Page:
Reenita Das, Partner, Healthcare and Life Sciences at Frost and Sullivan, talked about worldwide transformation that is happening in healthcare, and its impact on medical device industry, at www.bio2devicegroup.org event.
What is taking place right now is a massive global remix, with merging of disciplines, cross pollination of ideas, technology, and applications. With the shifting of the boundaries, a new world is emerging, said Das. The business model is shifting from one size fits all, provider centric, procedure based, capitated model to personalized, patient centric, bundled, value based approach to healthcare. Unlike previously fragmented approach, hospitals and payors will increasingly look at more decentralized, community based, integrated approach to treating diseases where the focus will be on preventing diseases, not on treatment of diseases, said Das. This is a new reality where hospital will not be the first, but the last option, in disease management.
Currently, 80% of dollars are going into treating 20% of the population, over the age of 65. There is a shift under way to move cost of dollars from end stage to “at risk” patients and that will be a bitter pill to digest for companies that are reaping profits from treatment of chronic diseases. As the focus grows on moving away from treatment, after the disease progression, to moving towards earlier prediction with an aim to improve the quality of life, the medical device industry will be impacted with shift in dollars. In order to improve the quality of life, it is important to have earlier screening with better prediction of susceptibility to certain diseases, so as to begin preventive treatment earlier. Dollars will move away from medical devices that focus on treatment to those that focus on monitoring, diagnosis, and prediction. In 2012, 60% of healthcare dollars were spent on treatment of diseases and only 19% went into diagnosis. Das said, in 2025, only 35% of the dollars are expected to go towards treatment, while 27% will go towards diagnosis, 22% towards prediction, and 16% in monitoring of disease progression. Das’s advice, “don’t compete in the treatment space, it is becoming smaller.”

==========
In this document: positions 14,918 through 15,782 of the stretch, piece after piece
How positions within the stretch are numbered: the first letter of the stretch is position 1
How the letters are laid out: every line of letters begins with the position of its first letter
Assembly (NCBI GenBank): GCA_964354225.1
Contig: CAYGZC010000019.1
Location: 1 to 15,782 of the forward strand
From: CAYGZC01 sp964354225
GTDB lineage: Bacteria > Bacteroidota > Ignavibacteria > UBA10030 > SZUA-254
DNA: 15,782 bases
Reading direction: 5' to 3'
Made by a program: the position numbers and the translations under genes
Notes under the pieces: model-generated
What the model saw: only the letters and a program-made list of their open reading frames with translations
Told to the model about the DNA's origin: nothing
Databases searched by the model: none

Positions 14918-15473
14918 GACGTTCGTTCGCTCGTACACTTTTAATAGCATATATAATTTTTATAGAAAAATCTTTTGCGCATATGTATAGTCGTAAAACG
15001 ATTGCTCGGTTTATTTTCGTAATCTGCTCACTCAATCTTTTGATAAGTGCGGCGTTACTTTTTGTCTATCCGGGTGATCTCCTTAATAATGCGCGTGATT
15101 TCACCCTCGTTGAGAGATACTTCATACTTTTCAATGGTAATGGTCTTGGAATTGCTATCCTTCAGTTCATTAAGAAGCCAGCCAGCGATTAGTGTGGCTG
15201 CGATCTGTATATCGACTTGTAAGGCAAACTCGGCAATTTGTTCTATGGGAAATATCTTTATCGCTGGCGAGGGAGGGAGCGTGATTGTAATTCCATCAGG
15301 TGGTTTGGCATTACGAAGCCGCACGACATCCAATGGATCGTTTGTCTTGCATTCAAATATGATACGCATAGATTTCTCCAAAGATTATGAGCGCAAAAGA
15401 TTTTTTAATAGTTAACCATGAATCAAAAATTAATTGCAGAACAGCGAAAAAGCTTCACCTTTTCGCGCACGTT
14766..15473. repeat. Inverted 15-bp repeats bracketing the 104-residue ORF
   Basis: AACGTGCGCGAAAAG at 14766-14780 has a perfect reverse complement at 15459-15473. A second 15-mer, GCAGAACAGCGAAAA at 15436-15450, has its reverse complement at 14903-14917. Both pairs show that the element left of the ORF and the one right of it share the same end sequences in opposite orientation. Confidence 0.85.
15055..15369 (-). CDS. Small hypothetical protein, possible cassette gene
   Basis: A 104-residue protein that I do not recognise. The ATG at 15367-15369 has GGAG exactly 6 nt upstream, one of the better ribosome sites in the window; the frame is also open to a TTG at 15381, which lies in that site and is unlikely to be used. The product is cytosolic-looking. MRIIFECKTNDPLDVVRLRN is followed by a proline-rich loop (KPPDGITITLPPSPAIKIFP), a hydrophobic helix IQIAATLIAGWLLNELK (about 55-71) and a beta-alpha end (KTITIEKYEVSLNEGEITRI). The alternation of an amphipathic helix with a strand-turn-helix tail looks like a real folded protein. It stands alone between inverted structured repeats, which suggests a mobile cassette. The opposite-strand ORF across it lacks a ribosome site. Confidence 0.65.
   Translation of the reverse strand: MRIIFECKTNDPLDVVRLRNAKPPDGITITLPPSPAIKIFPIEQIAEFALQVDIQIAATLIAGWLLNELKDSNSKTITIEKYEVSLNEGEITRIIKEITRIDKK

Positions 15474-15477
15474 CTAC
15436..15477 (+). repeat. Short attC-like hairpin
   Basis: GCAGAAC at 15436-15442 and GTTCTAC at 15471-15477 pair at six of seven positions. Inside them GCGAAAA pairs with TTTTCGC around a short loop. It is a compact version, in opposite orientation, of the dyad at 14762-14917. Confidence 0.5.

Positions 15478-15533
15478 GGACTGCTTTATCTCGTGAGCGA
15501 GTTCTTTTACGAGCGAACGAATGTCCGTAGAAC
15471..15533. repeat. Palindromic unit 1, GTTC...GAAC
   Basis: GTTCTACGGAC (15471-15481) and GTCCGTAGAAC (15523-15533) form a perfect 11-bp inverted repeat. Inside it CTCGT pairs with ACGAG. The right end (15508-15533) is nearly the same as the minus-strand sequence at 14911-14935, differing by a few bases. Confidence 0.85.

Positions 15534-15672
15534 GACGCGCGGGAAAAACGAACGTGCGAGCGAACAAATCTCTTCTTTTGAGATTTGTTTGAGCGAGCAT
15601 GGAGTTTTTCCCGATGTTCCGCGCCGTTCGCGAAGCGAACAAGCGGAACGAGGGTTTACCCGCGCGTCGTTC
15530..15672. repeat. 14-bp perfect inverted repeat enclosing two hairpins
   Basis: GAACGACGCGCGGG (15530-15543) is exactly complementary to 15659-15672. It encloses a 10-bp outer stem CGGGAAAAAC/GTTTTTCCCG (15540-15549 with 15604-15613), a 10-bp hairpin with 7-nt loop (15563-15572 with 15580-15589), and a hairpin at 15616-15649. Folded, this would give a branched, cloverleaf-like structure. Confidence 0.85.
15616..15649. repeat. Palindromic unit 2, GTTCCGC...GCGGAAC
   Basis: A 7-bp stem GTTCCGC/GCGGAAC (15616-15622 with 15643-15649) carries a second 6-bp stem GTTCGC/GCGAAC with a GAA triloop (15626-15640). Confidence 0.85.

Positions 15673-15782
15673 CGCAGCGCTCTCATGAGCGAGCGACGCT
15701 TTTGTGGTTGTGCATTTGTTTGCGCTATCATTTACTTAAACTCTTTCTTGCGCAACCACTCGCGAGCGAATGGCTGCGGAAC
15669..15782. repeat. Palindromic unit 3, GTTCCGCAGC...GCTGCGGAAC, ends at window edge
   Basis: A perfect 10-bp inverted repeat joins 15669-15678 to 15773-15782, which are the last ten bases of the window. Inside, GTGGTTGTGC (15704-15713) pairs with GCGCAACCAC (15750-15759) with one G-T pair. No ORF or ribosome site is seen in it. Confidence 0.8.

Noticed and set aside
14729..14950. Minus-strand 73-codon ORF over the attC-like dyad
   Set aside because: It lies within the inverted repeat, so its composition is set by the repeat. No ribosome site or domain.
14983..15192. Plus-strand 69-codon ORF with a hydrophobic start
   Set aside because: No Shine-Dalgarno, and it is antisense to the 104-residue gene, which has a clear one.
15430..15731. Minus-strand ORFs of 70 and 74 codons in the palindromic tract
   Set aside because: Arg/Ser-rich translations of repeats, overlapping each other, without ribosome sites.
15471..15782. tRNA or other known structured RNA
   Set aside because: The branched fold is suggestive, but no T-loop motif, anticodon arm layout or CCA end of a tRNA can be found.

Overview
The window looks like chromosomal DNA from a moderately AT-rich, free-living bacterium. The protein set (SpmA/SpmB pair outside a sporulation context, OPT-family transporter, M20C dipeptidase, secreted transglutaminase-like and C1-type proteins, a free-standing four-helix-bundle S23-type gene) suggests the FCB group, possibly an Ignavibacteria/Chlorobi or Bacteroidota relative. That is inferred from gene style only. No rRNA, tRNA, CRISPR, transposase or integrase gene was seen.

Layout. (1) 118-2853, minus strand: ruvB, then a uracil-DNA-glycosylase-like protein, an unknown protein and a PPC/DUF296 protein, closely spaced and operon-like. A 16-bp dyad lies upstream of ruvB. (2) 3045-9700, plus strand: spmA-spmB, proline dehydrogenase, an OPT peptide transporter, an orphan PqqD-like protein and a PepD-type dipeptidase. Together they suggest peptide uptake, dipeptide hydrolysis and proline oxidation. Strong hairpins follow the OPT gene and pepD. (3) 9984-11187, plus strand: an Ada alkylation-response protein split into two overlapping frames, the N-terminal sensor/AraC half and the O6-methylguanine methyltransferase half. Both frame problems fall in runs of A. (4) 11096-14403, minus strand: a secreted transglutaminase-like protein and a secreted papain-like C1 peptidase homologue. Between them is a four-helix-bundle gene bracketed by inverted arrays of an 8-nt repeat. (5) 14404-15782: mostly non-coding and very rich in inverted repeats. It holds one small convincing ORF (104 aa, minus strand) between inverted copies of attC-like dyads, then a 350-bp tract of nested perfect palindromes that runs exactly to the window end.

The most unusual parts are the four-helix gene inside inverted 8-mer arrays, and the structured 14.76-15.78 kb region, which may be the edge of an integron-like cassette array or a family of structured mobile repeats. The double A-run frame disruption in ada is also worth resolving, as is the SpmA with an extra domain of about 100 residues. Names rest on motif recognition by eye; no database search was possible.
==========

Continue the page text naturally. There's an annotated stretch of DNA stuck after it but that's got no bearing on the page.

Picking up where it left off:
As Asia emerges as a major focus for healthcare spending, there will also be a greater focus on holistic way of treating diseases. Between 2010 and 2020, healthcare expenses in the US will be $3922 billion. But spending more money does not translate into better healthcare and there will be increasing pressure to spend less. Simultaneously, there will be growth in healthcare spending in Asia, with $1446 billion of healthcare expenses in China, $331 billion in India, $31 billion in Vietnam and so on. Asian hospital brands will become global brands, in the next ten years and emerging markets will also become very competitive, with increasing interest in “reverse innovation”, where cutting edge cost effective innovations in developing countries, will be then brought to US and other Western markets. Between 2010 and 2020, Asia is likely to grow 150%, said Das.
Developing countries are emerging as meccas for cost effective healthcare. Additionally, they are making better and more widespread care available to indigenous populations. China, for instance, has eliminated the definition of poverty, as it has eliminated poverty. By 2020, China expects 100% healthcare coverage for all Chinese people. BRIC represents 2.9% or 40% of world’s population. These and other emerging group of nations will likely influence innovation, choice, and spending on healthcare.